Issue 126 (July-September) of the IESE Alumni Magazine is now available. The cover story, "Facing Up to Change," reviews key reforms put in place in Spain and on an international level with input from IESE professors. The article also examines how the measures are impacting the day-to-day activities of companies.
The economic crash of 2008 exposed the wishful thinking behind the project of the European single currency and has revealed the painful truth that sharing the same banknotes doesn’t make us all equal. The stronger members are demanding painful, if often necessary, reforms of its weaker partners in return for financial rescue packages that are costly for all concerned. In this article, IESE professors review the recent changes taking place in Europe and their impact on business. The transition won’t be easy, they say, but they believe it will help the European Union emerge from the crisis with a stronger economy and society.
Areform is a change in the rules of the game that changes a country’s economic strategy. It’s not a good idea to change the rules too often, but sometimes it’s necessary to get rid of accumulated problems and to orient the country to cope with the new conditions in the international economy, says Prof. Antonio Argandoña. He adds that the economic recovery depends on us. “It’s time for reforms,” he says. That said, there needs to be a plan, because the problems of the European economy are not just a result of the juxtaposition of independent problems, says Prof. Juan J. Toribio, but because these problems are interrelated and it is therefore necessary to draw up a plan based on a long-term solution and a global vision because there will be no immediate improvement. He emphasizes that “things cannot be fixed with partial measures, disconnected or separated over time or subject to political horse trading.”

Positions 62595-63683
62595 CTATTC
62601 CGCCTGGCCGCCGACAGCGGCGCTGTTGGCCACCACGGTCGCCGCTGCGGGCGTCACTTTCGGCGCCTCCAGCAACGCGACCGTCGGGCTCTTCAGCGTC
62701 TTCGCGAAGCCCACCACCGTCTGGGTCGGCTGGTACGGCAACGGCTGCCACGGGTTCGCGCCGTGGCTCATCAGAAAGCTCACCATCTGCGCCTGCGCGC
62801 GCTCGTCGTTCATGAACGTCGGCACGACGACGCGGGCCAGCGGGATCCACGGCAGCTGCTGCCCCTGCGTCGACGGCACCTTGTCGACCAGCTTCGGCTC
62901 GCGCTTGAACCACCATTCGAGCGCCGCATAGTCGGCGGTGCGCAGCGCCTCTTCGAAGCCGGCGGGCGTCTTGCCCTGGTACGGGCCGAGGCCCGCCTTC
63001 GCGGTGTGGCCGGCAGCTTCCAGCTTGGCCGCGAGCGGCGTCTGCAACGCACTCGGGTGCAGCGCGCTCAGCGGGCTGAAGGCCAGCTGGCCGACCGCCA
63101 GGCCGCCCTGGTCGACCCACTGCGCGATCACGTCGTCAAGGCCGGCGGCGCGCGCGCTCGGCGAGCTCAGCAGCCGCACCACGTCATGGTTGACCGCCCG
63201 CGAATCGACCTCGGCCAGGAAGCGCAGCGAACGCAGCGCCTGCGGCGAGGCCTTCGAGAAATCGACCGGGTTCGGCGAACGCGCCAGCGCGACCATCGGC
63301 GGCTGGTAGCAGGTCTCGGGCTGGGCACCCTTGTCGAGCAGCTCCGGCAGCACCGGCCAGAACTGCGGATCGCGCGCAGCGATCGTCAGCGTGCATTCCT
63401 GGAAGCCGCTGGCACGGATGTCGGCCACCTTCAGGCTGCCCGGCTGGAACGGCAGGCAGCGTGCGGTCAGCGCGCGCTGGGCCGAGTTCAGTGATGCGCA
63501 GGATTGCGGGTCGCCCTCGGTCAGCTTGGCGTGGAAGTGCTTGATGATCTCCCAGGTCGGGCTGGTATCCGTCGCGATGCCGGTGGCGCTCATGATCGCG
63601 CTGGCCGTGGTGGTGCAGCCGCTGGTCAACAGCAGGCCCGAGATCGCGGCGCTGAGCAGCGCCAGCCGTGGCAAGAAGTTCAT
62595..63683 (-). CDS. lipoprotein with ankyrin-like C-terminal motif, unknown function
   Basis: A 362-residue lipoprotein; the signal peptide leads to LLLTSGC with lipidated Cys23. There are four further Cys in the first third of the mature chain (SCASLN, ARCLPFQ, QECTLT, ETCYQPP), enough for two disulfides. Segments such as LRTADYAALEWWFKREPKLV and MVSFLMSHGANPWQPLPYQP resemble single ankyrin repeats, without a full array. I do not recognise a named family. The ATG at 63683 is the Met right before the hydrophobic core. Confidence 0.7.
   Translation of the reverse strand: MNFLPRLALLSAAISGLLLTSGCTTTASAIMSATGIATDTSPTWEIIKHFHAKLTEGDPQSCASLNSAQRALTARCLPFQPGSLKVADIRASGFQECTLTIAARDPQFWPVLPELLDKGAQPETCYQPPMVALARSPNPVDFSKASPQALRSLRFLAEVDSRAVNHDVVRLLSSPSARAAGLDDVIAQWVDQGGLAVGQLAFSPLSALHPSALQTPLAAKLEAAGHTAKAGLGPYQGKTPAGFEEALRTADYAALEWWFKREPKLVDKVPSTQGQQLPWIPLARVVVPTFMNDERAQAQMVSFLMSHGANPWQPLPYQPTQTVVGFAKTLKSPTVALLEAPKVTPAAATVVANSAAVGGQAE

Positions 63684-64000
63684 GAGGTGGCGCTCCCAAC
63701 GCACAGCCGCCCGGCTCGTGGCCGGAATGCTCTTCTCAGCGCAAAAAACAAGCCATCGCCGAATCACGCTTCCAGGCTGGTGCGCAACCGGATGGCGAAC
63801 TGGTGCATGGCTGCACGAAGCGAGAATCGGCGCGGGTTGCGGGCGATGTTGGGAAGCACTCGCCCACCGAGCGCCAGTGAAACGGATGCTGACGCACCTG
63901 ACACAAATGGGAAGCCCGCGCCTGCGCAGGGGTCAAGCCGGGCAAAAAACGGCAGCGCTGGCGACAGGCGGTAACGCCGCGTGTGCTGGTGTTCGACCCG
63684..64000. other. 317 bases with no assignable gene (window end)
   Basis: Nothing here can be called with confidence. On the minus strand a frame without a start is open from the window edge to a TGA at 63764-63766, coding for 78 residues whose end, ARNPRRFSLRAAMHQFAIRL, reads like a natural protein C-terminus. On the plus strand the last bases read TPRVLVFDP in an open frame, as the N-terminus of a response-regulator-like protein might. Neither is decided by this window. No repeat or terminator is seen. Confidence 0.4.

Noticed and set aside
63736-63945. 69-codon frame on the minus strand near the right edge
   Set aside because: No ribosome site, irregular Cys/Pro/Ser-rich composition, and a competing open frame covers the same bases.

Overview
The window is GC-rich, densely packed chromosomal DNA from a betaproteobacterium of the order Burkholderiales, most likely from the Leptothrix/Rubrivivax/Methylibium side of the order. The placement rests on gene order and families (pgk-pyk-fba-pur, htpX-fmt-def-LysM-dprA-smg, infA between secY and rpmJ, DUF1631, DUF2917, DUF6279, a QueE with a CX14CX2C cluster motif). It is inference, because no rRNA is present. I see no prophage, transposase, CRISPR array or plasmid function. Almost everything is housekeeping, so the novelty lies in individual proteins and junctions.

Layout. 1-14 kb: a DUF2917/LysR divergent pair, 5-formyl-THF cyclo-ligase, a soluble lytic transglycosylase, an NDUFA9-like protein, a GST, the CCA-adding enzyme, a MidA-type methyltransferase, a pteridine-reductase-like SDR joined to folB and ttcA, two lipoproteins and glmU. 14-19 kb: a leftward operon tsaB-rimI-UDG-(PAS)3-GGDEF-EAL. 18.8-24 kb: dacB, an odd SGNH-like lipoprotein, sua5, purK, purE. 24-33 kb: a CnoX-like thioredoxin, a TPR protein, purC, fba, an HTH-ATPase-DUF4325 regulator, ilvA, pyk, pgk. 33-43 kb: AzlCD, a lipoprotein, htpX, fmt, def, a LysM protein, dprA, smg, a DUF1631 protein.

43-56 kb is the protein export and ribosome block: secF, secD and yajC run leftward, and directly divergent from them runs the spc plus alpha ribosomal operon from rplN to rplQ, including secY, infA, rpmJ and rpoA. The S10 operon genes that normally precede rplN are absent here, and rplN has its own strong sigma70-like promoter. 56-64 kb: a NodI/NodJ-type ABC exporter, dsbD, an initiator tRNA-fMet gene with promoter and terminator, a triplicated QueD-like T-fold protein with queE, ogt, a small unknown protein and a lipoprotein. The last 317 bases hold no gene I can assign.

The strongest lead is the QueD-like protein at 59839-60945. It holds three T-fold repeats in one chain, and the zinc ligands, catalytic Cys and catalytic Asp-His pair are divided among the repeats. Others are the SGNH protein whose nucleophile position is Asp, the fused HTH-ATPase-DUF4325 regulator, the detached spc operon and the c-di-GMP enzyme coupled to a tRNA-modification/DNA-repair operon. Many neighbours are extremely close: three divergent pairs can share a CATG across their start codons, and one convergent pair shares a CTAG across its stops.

Argandoña points to the so-called German model as a possible remedy for Europe’s woes. Although based on theories developed in the 1940s and 1950s, it comprises a series of coherent ideas that are broadly accepted by the majority of citizens, politicians, experts, businesses and trade unions.
Germany is an open economy based on exports, not consumerism. Exports also serve as the motor for innovation and the development of other sectors and is itself based on quality and advanced technologies, not on low-cost products. High productivity contributes to low inflation and a high standard of living.